WASHINGTON — The U.S. Army is reorganizing its Program Executive Office Missiles and Space to focus on the integrated fires mission, the office’s chief said.

“This is the construct that we need to have within the PEO to be agile, to be flexible, and not just meet those requirements that we see today, but to be able to bend as needed for those requirements that are coming tomorrow,” Maj. Gen. Robert Rasch said Aug. 8 at the Space and Missile Defense Symposium in Huntsville, Alabama.

The PEO is moving from having eight program managers to five that all fall under an integrated fires-focused portfolio.

The five different program offices will be Fires Radars and Sensors, Integrated Fires Mission Command, Air-and-Missile Defense Fires, Operational and Strategic Fires, and Aviation and Ground Fires.

Additionally, the PEO will have an Integrated Fires Rapid Capabilities program office.

The projects under Fires Radars and Sensors will be the Lower Tier Air and Missile Defense System, Sentinel, AN/TPQ-50, AN/TPQ53, AN/TPQ-36, AN/TPQ-37, the Range Radar Replacement Program, and the Army Long-Range Persistent Surveillance — deployed in several global locations to defend against aircraft, cruise missiles and drones.

The Integrated Fires Mission Command portfolio will include the Integrated Air and Missile Defense Battle Command System, the Integrated Collaborative Environment, the Integrated Fire Control Network, and the Joint Tactical Ground Station, to name a few.

The Air and Missile Defense Fires areas of responsibility will be the Indirect Fires Protection Capability Increment 2, Stinger missile, Avenger system, National Advanced Surface-to-Air Missile, Expanded Mission Area Missile, Interim Maneuver-Short Range Air Defense system, Patriot Advanced Capability-3 missile, PAC-3 Missile Segment Enhancement missile, Patriot launcher and C-RAM Intercept Land-based Phalanx Weapon System.

The Precision Strike Missile, the Guided Multiple Launch Rocket Systems, Army Tactical Missile Systems, High Mobility Artillery Rocket System, and the Multiple Launch Rocket System will fall under Operational and Strategic Fires.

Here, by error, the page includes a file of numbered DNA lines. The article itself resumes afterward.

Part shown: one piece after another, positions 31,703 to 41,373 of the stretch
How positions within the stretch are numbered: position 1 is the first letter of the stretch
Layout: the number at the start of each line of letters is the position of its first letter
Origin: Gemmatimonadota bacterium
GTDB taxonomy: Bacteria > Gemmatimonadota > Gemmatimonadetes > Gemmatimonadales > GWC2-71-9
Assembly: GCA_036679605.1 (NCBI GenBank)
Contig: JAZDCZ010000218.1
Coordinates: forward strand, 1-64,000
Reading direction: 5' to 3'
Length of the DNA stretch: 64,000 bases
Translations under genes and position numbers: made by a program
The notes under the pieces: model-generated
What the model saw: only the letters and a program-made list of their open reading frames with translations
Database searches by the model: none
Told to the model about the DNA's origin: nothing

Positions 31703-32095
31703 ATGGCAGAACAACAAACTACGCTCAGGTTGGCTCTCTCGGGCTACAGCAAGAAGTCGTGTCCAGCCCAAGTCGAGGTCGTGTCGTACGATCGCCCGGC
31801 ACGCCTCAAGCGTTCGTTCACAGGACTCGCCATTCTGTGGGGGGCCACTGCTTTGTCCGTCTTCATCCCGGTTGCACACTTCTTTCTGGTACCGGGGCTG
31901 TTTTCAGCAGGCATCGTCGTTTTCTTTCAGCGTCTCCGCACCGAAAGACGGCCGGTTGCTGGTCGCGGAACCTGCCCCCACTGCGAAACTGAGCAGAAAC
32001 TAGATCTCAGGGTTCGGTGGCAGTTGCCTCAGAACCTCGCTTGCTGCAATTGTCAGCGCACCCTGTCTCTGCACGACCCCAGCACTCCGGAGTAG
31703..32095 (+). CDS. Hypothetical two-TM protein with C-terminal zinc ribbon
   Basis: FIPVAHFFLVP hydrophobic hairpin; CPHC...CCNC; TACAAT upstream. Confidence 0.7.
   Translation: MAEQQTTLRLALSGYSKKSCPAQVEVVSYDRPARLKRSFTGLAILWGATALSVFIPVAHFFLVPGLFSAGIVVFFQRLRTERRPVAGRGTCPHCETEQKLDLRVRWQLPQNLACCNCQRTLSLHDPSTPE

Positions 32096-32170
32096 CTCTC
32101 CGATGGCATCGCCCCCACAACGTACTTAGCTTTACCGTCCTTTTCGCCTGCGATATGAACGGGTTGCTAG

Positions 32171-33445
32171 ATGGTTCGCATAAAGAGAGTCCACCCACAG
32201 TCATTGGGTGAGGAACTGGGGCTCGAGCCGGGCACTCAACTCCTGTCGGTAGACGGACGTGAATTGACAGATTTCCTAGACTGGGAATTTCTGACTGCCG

Javelin, Hellfire, Tube-launched Optically Tracked Wire-Guided missile, Improved Target Acquisition and the Lethal Miniature Aerial Munition will be a part of Aviation and Ground Fires.

Under the Integrated Fires and Rapid Capabilities portfolio will be Counter-Unmanned Aircraft Systems, Long-Range Hypersonic Weapon, and the Mobile Low, Slow Unmanned Aerial Vehicle Integrated Defense Systems.

All of the products living under the PEO Missiles and Space umbrella will remain, it’s just a matter of shifting them around, Rasch said, and that’s the easy part.

“What we have lacked in the past is really a systems-of-systems look at the requirements as they come into our PEO,” Rasch said, and the new organization will “make sure that we really understand how we need to implement these from a materiel perspective.”

Rasch noted that going forward a lot of focus will be on the sensors portfolio to figure out “how we can truly make best use of the various sensors we have on the battlespace to provide better situational awareness that enables everything, that truly enables the concept or integrated fires that is needed to support multidomain operations.”

The newly organized PEO will reach a full-operational capability by the first quarter of fiscal 2021, Rasch said. “You ask: ‘Why so long?’ … We have a little bit of work to do before I can start turning over all the locks, so we are in deep mission analysis right now.”

Moving products around to different portfolios is easy, but “when we start looking at funding lines, we start looking at leadership across the varied PM offices, you start looking at the functional support that exists within those,” Rasch said. “We are going to make sure we can, deliberately, over the next year and half.”

Jen Judson is an award-winning journalist covering land warfare for Defense News. She has also worked for Politico and Inside Defense. She holds a Master of Science degree in journalism from Boston University and a Bachelor of Arts degree from Kenyon College.

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